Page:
Rain perennial bonus
The recent summer rains along the south coast and into the Great Southern brought a halt to harvesting for many farmers, but for livestock producers with perennials, it gave more options when it comes to feed.
The Walsh family in Cranbrook are just one example of where salt land pastures have become a vital ingredient in a mixed farming system.
Ian and son Michael are second and third generation family members supporting their use.
Ian’s father was one of the first in the district to plant puccinellia, a salt-tolerant grass from Turkey, in a bid to reclaim land in the 1960s.
By the 1980s, a third of the farm was suffering salinity and waterlogging.
On highly saline areas puccinellia was under sown, and in low to mid saline areas perennials, such as tall wheat grass, Rhodes grass and lucerne and annuals such as clover, have been planted.
Saltbush has acted as an agent to increase vegetation and in turn helped lower the water table and dry the summer soil profile.
In winter, it’s resulted in less waterlogging with plants having the optimum chance of establishment.
“Gradually it improved the whole area to a point where it was actually producing as much as what the annual pastures were in carrying capacity,” Mr Walsh said.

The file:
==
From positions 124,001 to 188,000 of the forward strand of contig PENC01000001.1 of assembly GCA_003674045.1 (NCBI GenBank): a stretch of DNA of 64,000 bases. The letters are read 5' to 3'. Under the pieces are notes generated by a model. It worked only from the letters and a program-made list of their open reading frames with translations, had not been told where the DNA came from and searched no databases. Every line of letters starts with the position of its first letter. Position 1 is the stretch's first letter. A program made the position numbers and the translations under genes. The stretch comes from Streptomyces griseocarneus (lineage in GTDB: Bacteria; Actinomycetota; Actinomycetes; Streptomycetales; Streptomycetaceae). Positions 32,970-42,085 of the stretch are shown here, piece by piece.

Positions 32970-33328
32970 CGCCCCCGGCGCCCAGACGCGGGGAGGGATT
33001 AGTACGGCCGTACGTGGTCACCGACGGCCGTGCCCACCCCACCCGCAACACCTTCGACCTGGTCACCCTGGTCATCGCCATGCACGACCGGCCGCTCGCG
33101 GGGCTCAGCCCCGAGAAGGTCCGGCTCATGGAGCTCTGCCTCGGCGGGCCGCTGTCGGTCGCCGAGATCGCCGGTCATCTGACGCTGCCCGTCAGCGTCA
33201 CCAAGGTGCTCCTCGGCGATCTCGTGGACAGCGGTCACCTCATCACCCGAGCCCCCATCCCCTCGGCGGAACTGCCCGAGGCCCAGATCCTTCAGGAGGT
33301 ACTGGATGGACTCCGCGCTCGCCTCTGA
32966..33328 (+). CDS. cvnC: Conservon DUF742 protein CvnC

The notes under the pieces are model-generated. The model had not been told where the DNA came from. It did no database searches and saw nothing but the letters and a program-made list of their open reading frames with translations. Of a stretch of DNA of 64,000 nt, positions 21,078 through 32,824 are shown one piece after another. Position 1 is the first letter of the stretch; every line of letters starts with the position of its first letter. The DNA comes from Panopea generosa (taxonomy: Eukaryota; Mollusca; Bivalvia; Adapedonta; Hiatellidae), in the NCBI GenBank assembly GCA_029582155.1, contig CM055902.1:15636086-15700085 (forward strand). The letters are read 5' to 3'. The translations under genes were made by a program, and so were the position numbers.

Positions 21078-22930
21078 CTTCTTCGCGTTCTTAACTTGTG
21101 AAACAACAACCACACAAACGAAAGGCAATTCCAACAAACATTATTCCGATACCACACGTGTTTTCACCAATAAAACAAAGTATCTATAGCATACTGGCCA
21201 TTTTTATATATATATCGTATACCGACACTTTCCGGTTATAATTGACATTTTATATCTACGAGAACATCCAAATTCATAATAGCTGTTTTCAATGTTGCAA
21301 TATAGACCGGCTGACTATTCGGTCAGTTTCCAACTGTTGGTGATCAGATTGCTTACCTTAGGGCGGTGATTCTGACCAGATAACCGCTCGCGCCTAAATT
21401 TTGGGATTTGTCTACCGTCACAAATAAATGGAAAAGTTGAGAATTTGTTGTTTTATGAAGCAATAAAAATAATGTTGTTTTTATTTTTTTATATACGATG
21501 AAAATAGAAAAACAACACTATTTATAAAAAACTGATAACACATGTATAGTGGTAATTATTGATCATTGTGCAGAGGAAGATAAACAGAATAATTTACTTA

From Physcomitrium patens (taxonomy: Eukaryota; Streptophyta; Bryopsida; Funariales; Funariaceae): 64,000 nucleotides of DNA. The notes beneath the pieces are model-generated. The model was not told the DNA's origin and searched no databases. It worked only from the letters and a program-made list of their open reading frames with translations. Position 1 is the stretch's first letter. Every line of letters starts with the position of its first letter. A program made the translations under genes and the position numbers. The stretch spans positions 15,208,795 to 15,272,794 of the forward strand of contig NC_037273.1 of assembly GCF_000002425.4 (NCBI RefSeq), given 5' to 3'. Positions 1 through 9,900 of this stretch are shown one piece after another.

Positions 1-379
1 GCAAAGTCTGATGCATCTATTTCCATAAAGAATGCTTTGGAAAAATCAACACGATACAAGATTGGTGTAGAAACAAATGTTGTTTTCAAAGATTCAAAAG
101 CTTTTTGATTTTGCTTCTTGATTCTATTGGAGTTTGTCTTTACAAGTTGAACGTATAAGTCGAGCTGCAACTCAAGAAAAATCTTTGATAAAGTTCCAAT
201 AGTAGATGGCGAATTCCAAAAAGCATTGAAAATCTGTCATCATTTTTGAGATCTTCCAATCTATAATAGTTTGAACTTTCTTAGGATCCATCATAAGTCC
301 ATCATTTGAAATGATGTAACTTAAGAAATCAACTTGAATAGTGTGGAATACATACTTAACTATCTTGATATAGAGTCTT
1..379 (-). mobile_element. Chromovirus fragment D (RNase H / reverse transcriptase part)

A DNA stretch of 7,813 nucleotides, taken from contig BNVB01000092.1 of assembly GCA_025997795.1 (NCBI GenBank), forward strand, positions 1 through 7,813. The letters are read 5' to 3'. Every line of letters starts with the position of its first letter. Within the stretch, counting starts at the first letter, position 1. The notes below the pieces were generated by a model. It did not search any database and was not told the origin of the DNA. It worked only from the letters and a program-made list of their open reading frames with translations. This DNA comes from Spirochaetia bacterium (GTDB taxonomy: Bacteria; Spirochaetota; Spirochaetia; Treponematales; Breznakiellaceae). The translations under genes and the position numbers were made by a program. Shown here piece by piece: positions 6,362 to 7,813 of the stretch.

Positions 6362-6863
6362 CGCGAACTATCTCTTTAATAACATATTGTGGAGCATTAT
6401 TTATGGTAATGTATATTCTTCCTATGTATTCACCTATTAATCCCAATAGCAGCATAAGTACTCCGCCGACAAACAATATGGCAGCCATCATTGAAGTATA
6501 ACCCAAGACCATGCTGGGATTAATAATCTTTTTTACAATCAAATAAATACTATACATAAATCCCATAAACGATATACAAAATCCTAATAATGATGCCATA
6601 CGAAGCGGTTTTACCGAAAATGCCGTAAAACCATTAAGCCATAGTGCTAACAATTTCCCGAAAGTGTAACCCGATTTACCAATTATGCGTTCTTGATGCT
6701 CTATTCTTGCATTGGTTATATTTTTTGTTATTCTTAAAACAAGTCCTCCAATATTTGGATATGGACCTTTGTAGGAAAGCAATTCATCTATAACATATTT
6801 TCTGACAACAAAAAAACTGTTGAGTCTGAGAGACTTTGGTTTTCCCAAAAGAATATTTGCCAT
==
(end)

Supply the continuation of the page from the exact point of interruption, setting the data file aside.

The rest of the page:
To identify the extent of the salinity and which areas are more saline than others so the right mix of perennials can be planted, the Walshes use electromagnetic mapping.
“Where the ground is less saline, we plant less salt tolerant perennials, and where it’s salty we sow more salt-tolerant species, thereby saving dollars by planting the right plant in the right place.”
And just like cropping, Mr Walsh said “you need to spend the money to get the rewards”.
“I believe we haven’t got a salt problem — we have an excess water problem.
“What we need to do is use that water to our advantage and having perennials can be an effective way to do it for our area.
“It’s a very good tool that uses the water and increases productivity at the same time.”
The other benefits of planting perennials for the Walshes is it helps keep their sandy duplex soils bound together and it’s a vital source of green feed and vitamin E for weaners.
“When we get summer rain, it means green feed, and when we get some of the earlier rains in early March and April, it actually shortens our summer,” Mr Walsh said.
“There is no such thing as a false break in perennials.”
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